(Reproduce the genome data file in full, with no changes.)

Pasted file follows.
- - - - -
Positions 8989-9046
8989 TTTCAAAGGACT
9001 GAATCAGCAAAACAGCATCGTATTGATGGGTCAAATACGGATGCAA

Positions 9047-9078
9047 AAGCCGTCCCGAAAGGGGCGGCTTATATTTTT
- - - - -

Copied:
Positions 8989-9046
8989 TTTCAAAGGACT
9001 GAATCAGCAAAACAGCATCGTATTGATGGGTCAAATACGGATGCAA

Positions 9047-9078
9047 AAGCCGTCCCGAAAGGGGCGGCTTATATTTTT